6.2.3

# Dynamic SNAT

Dynamic SNAT maps the private IP addresses to the first available public address from a pool of addresses. In the FortiGate firewall, this can be done by using IP pools. IP pools is a mechanism that allows sessions leaving the FortiGate firewall to use NAT. An IP pool defines a single IP address or a range of IP addresses to be used as the source address for the duration of the session. These assigned addresses are used instead of the IP address assigned to that FortiGate interface.

## IP pool types

FortiGate uses four types of IPv4 IP pools. This recipe focuses on some of the differences between them.

This type of IP pool is similar to static SNAT mode. We need to define an external IP range that contains one or more IP addresses. When there is only one IP address it is almost the same as static SNAT, the outgoing interface address is used. When it contains multiple IP addresses, it is equivalent to an extended mode of static SNAT.

For instance, if we define an overload type IP pool with two external IP addresses (172.16.200.1—172.16.200.2), since there are 60,416 available port numbers per IP, this IP pool can handle 60,416*2 internal IP addresses. The mapped IP address can be calculated from the source IP address. The index number of the address in the pool is the remainder of the source IP address, in decimal, divided by the number addresses in the pool. To calculate the decimal value of the source IP address, either use an online calculator, or use the following equation: a.b.c.d = a * (256)3 + b * (256)2 + c * (256) + d For example: 192.168.0.1 = 192 * (256)3 + 168 * (256)2 + 0 * (256) + 1 = 3232235521

If there is one IP pool, where:

• P1 = the first address in the IP pool
• R1 = the number of IP addresses in the IP pool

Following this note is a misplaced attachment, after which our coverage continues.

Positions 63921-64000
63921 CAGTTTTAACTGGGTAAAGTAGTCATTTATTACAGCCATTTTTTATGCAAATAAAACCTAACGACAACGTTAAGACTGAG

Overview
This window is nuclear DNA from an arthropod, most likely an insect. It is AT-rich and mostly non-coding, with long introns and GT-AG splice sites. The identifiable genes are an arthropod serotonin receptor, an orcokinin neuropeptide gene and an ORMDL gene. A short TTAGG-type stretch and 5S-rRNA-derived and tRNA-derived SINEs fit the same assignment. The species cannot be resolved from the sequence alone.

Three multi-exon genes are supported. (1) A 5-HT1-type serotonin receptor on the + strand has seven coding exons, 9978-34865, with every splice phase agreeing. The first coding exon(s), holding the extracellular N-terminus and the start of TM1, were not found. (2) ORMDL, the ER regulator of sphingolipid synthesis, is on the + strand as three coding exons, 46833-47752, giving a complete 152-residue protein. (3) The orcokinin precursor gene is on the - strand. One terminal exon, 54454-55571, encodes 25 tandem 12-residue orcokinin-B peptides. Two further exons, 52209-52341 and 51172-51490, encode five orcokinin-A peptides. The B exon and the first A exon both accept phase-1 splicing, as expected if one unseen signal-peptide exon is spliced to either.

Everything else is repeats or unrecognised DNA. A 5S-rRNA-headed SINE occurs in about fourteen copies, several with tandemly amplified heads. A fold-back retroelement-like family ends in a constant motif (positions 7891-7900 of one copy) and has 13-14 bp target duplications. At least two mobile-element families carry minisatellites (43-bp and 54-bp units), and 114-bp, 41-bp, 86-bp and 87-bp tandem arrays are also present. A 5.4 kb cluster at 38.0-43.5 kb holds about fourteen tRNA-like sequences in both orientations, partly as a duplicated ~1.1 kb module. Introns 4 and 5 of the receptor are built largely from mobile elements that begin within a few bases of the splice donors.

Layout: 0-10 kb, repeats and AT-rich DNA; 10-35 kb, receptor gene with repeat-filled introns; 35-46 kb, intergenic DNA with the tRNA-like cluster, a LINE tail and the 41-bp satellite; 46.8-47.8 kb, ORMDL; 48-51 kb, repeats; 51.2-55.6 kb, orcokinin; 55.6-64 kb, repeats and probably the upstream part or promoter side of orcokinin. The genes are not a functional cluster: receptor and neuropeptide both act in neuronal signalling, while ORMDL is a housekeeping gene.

• X = the source IP address as a decimal number
• Y = the mapped IP address

Then the equation to determine the mapped address is:

Y = P1 + X mod R1

For example:

IP pool

172.26.73.20 to 172.26.73.90

192.168.1.200

1. Convert the source IP address to a decimal number:

192 * (256)3 + 168 * (256)2 + 1 * (256) + 200 = 3232235976

2. Determine the number of IP addresses in the pool:

172.26.73.90 - 172.26.73.20 = 71

3. Find the remainder of the source IP address divided by the number of addresses in the pool:

3232235976 mod 71 = 26

4. Add the remainder to the first IP address in the pool:

172.26.73.20 + 26 = 172.26.73.46

So, the mapped IP address is 172.26.73.46.

If there are multiple IP pools, the calculation is similar to when there is only one pool.

If there are two IP pools, where:

• P1 = the first address in the first IP pool
• P2 = the first address in the second IP pool
• R1 = the number of IP addresses in the first IP pool
• R2 = the number of IP addresses in the second IP pool
• X = the source IP address as a decimal number
• Y = the mapped IP address

Then the equations to determine the mapped address are:

If X mod (R1 + R2) >= R1, then Y = P2 + X mod R2

If X mod (R1 + R2) < R1, then Y = P1 + X mod R1

For example:

IP pools

pool01: 172.26.73.20 to 172.26.73.90

192.168.1.200

pool02: 172.26.75.50 to 172.26.75.150

1. Convert the source IP address to a decimal number:

192 * (256)3 + 168 * (256)2 + 1 * (256) + 200 = 3232235976

2. Determine the total number of IP addresses in the pools:

(172.26.73.90 - 172.26.73.20) + (172.26.75.50 - 172.26.75.150) = 71 + 101 = 172

3. Find the remainder of the source IP address divided by the number of addresses in the pools:

3232235976 mod 172 = 108

4. The remainder is greater than the number of addresses in pool01, so the address is selected from pool02 and the remainder is recalculated based only on pool02:

3232235976 mod 101 = 40

5. Add the new remainder to the first IP address in pool02:

172.26.75.50 + 40 = 172.26.75.90

So, the mapped IP address is 172.26.75.90.

### One-to-one

This type of IP pool means that the internal IP address and the external (translated) IP address match one-to-one. The port address translation (PAT) is disabled when using this type of IP pool. For example, if we define a one-to-one type IP pool with two external IP addresses (172.16.200.1 - 172.16.200.2), this IP pool only can handle two internal IP addresses.

### Fixed port range

For the overload and one-to-one IP pool types, we do not need to define the internal IP range. For the fixed port range type of IP pool, we can define both internal IP range and external IP range. Since each external IP address and the number of available port numbers is a specific number, if the number of internal IP addresses is also determined, we can calculate the port range for each address translation combination. So we call this type fixed port range. This type of IP pool is a type of port address translation (PAT).